For this roll-hoop example, the computer downloads the spec sheet of a Formula One car from Google and reads the specifications itself using natural language processing.
It translates the specs and then starts generating all of the designs. At that point, I’m back in the design explorer, and I can just go from design to design, and look at trade-offs between parts and costs, as well as changing materials.
In the image right, you can see a roll hoop that was designed by the computer from a requirements document with no human drawing.
This is the computer becoming creative and able to generate ideas that people help to develop.
Beyond creativity, the sea change is the computer’s ability to learn.
The labels on the photographs below were generated automatically by a computer. It was shown millions of images as a training set and now it actually knows how to label things it has never seen before.
These are actually pretty complicated pictures, yet the computer knew it was “A group of young people playing a game of Frisbee.” That white thing is a Frisbee, but it’s only a little line. How the heck did it know?
When I think about all of the analyses that I run—and I run a lot of analyses—the funny thing is that as soon as I’m done, I throw it all away and the computer has amnesia that it ever happened.
Good results and bad results that have a lesson in them—they all evaporate, and the computer treats the next question as if it had never seen anything like it before.
But what if there were a machine-learning system in the loop, so every time I analysed something for its aerodynamics, the computer got an impression of the connection between cause and effect, and what would happen if that happened over and over again?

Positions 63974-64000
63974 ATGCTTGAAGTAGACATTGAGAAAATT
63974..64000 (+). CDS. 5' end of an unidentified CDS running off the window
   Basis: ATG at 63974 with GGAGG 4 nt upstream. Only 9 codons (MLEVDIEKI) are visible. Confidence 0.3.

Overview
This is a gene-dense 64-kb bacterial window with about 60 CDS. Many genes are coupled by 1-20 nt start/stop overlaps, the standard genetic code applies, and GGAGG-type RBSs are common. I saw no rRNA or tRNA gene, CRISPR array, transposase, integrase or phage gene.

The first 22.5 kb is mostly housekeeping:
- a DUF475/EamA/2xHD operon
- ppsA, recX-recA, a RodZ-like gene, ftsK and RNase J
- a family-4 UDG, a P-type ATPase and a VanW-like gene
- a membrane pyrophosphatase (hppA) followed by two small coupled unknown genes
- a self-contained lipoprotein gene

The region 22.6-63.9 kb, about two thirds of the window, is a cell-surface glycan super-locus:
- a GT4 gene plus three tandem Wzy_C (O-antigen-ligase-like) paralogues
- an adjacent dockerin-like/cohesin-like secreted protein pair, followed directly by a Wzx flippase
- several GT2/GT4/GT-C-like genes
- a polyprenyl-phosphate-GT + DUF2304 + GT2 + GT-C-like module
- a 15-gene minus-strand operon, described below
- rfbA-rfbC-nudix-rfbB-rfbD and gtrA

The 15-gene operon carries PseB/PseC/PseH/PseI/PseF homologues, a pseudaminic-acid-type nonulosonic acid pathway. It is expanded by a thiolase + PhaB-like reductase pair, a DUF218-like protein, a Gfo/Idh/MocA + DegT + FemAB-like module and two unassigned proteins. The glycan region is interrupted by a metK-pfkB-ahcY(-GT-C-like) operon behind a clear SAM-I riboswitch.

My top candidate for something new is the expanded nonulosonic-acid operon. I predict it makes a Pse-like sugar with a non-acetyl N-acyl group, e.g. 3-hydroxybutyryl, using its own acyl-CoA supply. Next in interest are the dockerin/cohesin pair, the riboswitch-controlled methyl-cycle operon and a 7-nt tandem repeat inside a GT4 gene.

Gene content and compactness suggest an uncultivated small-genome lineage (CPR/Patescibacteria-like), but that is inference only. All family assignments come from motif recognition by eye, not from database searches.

Eventually, I won’t need a deep analysis to arrive at an opinion because I’ll have a deep-learning system that can tell me its hunch.
It can always ask if I then want a more serious investigation, based on tried-and-true analysis code. I like having that second opinion available, but I’m often satisfied with the quicker one sooner.
An idea. A gist of what aerodynamics means. Then I’d be able to show it a brand-new thing it never saw before, and it could give me an opinion about whether or not it was aerodynamic.
What if it were generating new forms on its own, putting them through analysis, and seeing the relationship of cause and effect?
The systems that understand those linkages will start getting hunches about things that a company is working on.
How many times have you ever talked about learning a new design tool? I think it’s about time there was a design tool that learned you!
This is a world reliant more than ever before on imagination and innovation. Those are the twin engines in a world of infinite expressibility, and the great news is they are something with which everyone is empowered.
Imagination and innovation are what made designers so passionate about designing and creating things in the first place, and I am extremely excited to be working on tools for the imagination age.
An age where CAD represents a new acronym: computer as designer.